> features in WHATWG specs require multi-engine commitment, and looking at
> Mozilla's 2.5-months-old standards position issue doesn't really indicate
> implementer commitment, or anything at all. From a practical standpoint,
> it's clearer and easier for the spec to live as a standalone document
> rather than a WHATWG PR, while we're waiting for multi-engine commitment.
> >> But, that in no means preclude collaboration. The spec is in WICG,
> which was built specifically to enable multi-vendor collaboration when
> incubating new ideas. I'm sure everyone would be thrilled to have your
> feedback directly there, to make sure we get this right.
> > I would like to point out a couple things:
> > 1. WICG is explicitly billing itself an incubation venue, not a
> standardization venue. At the point you're planning to ship a feature, I
> think that qualifies as beyond incubation, yes? So continuing work there at
> this point would be inappropriate.
> It’s especially concerning that WICG does not require either multiple
> implementation experience (like W3C WGs do) or multiple implementor support
> (like WHATWG does). As a result, single-implementation specifications with
> no track to multi-engine implementation look exactly the same as incubation
> projects with multi-implementor support. In addition, because WICG requires
> “multiple party” (but not multiple implementation) support, sometimes we
> end up with specs using the WICG “Community Group Draft Report” logo while
> in an individual’s personal repo rather than in WICG.
There's ongoing discussion <https://github.com/w3c/tr-design/pull/177> on
making the CG templates look less authoritative. Once that lands, it will
hopefully make it clear that specifications on WICG are in no way a
Requiring multiple implementations for an incubation would defy the purpose
of incubations. The "barrier for entry" to getting a WICG repo is proving
that you have a use-case that's interesting to solve, not that you have an
well-thought-out solution. That comes later, as part of the incubation work.
And even incubations that are being worked on by multiple implementers
should not look authoritative at first, as presumably they are still in
flux. At the point where a multi-implementer incubation is stable, it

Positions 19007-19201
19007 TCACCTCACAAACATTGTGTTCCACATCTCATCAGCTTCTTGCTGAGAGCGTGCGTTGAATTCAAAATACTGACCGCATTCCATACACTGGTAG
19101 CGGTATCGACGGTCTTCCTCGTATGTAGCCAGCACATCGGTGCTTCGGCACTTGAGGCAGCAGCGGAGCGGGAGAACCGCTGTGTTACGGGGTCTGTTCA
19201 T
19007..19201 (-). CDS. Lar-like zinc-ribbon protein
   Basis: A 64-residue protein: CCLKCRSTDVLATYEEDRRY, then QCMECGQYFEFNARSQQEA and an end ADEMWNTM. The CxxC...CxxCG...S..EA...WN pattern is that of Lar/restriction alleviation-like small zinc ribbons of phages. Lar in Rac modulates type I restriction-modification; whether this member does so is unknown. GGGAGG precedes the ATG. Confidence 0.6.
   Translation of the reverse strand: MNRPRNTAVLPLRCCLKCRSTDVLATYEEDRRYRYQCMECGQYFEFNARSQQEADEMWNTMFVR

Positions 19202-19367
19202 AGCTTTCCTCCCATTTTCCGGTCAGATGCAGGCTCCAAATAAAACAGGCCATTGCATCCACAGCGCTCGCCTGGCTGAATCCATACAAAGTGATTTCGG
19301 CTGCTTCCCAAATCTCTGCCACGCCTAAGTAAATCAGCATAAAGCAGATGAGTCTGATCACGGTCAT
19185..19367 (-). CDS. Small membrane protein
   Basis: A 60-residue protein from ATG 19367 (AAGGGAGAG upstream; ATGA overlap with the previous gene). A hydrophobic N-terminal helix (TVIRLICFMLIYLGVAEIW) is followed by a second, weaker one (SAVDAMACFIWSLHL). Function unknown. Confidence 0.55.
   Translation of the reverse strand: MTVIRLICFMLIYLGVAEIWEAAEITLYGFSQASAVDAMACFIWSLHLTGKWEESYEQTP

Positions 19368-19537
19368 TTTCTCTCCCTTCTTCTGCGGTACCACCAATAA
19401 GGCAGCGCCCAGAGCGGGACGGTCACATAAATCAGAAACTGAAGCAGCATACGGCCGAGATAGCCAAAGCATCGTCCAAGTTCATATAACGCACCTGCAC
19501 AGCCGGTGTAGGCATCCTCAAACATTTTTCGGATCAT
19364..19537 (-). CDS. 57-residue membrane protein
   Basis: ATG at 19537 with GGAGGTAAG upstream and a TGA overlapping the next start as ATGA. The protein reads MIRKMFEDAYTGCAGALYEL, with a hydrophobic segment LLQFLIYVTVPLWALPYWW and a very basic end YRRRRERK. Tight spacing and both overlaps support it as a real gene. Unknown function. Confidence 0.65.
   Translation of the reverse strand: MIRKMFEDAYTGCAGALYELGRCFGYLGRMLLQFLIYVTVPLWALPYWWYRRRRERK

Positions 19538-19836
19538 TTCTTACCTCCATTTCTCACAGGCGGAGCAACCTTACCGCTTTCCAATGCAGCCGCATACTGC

should probably graduate to the appropriate WG.
Regarding personal specifications with a "CG draft report" logo, that
sounds like a bug. Could you point me to such examples?
Maybe we can improve the tooling to make sure that doesn't happen.
I think these are process problems with WICG.
> (Note, I’m not commenting on whether this CG report would never have
> multiple implementations).
> > 2. If the WHATWG rules for incorporating something are too stringent to
> allow standardization in a timely manner, maybe you should consider
> changing them? It's not like Google has no say in the WHATWG process.
> Perhaps something like “two implementation commitments *or* implemented in
> one browser with other browsers at least in favor of the feature and
> willing to implement it at some point in the future even if they haven't
> committed to apply their own resources yet” could be enough for inclusion.
> For clarity, WHATWG rules do not require implementation commitments for a
> feature addition, just nonbonding “support”:
> So the situation you describe would be more than enough.
> In principle WHATWG process could be changed to require a statement of
> support from only a single implementation. But I think that would be a
> change for the worse, and I’d likely oppose it if proposed.
> > To paraphrase Sir Tim Berners-Lee, process is a tool to help you do good
> work: if your process is inhibiting you from doing said work, you should
> fix said process. Allowing Google to do standardization work in an
> appropriate multi-vendor standards forum, and using that process to seek
> positive consensus on its proposals prior to deciding to ship, would be
> better than the circumvention of the standardization processes *and spirit*
> being demonstrated here, I would think.
> > ~fantasai